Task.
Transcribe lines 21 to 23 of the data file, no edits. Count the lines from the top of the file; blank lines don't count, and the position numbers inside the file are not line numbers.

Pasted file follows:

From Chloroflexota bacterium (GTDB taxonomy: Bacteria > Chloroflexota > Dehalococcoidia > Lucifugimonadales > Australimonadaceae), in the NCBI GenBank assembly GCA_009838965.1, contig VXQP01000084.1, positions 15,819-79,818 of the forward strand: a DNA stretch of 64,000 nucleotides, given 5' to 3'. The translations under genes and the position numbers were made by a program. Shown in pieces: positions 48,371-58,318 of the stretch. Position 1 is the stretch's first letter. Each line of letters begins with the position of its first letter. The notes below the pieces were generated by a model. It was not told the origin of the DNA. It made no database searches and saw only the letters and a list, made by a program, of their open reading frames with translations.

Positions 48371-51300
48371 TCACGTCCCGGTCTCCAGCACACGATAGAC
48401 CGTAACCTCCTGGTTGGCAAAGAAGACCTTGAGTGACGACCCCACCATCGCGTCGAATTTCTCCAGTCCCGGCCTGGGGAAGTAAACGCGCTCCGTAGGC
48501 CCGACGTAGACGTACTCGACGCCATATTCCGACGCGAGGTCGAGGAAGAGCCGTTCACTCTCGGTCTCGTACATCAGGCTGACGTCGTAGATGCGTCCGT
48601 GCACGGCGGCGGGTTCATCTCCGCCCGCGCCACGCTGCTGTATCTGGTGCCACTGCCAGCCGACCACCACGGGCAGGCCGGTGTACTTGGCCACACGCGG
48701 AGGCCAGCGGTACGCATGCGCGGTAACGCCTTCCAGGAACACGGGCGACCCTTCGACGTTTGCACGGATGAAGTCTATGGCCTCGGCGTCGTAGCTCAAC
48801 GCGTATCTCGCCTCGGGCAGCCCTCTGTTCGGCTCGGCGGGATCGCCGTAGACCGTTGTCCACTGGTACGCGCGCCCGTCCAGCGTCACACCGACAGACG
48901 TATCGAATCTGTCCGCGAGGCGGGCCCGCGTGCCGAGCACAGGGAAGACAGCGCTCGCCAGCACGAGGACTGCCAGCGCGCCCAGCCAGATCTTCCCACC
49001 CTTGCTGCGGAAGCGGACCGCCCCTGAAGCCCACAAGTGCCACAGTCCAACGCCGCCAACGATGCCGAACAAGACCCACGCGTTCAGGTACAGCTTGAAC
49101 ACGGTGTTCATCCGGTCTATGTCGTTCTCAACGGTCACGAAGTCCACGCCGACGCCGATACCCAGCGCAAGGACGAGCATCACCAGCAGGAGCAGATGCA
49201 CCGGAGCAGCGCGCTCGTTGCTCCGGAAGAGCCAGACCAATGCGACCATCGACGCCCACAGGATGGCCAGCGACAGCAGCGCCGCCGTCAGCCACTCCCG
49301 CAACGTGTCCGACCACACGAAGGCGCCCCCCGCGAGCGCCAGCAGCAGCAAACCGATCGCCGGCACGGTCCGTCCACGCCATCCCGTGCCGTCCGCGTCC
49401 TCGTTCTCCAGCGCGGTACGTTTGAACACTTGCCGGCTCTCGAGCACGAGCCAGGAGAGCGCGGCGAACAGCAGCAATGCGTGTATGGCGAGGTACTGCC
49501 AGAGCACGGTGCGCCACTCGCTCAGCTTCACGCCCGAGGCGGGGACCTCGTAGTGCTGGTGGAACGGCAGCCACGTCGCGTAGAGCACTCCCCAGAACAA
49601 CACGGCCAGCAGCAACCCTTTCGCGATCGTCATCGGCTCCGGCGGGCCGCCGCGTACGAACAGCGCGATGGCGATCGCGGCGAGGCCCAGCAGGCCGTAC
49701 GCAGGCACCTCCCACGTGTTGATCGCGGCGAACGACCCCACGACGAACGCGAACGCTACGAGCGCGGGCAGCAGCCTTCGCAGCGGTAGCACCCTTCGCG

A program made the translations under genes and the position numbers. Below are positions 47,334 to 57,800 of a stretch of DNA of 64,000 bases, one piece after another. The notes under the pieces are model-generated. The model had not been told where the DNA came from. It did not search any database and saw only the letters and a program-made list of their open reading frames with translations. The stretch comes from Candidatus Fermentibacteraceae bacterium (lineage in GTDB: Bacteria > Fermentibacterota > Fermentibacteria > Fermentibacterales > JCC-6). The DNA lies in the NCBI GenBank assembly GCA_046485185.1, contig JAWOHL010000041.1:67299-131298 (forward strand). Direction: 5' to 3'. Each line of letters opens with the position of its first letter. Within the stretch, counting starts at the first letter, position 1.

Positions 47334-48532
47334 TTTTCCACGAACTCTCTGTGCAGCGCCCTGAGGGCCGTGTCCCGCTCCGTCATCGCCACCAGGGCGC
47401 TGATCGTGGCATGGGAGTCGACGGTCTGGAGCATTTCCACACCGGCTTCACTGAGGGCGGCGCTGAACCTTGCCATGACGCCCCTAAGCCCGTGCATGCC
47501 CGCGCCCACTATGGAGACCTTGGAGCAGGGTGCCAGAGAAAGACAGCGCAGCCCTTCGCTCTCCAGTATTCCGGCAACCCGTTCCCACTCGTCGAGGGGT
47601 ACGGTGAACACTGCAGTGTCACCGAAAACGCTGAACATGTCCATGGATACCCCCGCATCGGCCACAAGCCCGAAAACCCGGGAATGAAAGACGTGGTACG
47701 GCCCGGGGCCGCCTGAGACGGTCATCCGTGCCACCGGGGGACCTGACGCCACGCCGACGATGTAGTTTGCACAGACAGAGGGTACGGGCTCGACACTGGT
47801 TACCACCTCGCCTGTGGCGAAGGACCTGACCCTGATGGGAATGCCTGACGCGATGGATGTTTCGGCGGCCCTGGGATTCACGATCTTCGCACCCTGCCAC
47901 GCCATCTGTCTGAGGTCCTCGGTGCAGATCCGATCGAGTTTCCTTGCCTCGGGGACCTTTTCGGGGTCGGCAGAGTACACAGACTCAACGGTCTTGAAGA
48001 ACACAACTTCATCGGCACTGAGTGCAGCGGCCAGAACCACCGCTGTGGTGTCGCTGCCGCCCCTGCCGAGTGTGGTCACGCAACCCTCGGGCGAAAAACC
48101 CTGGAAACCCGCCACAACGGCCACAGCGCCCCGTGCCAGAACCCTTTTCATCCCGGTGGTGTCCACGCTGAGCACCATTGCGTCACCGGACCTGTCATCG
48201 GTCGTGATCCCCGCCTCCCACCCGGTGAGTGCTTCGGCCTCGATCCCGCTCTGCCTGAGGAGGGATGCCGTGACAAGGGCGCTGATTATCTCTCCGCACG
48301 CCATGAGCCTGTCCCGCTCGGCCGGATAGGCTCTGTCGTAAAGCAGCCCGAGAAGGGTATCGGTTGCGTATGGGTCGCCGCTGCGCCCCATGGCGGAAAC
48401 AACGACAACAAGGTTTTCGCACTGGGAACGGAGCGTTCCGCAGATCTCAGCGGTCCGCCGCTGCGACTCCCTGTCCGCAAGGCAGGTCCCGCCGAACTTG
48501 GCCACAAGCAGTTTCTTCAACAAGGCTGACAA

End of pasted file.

47401 TGATCGTGGCATGGGAGTCGACGGTCTGGAGCATTTCCACACCGGCTTCACTGAGGGCGGCGCTGAACCTTGCCATGACGCCCCTAAGCCCGTGCATGCC
47501 CGCGCCCACTATGGAGACCTTGGAGCAGGGTGCCAGAGAAAGACAGCGCAGCCCTTCGCTCTCCAGTATTCCGGCAACCCGTTCCCACTCGTCGAGGGGT
47601 ACGGTGAACACTGCAGTGTCACCGAAAACGCTGAACATGTCCATGGATACCCCCGCATCGGCCACAAGCCCGAAAACCCGGGAATGAAAGACGTGGTACG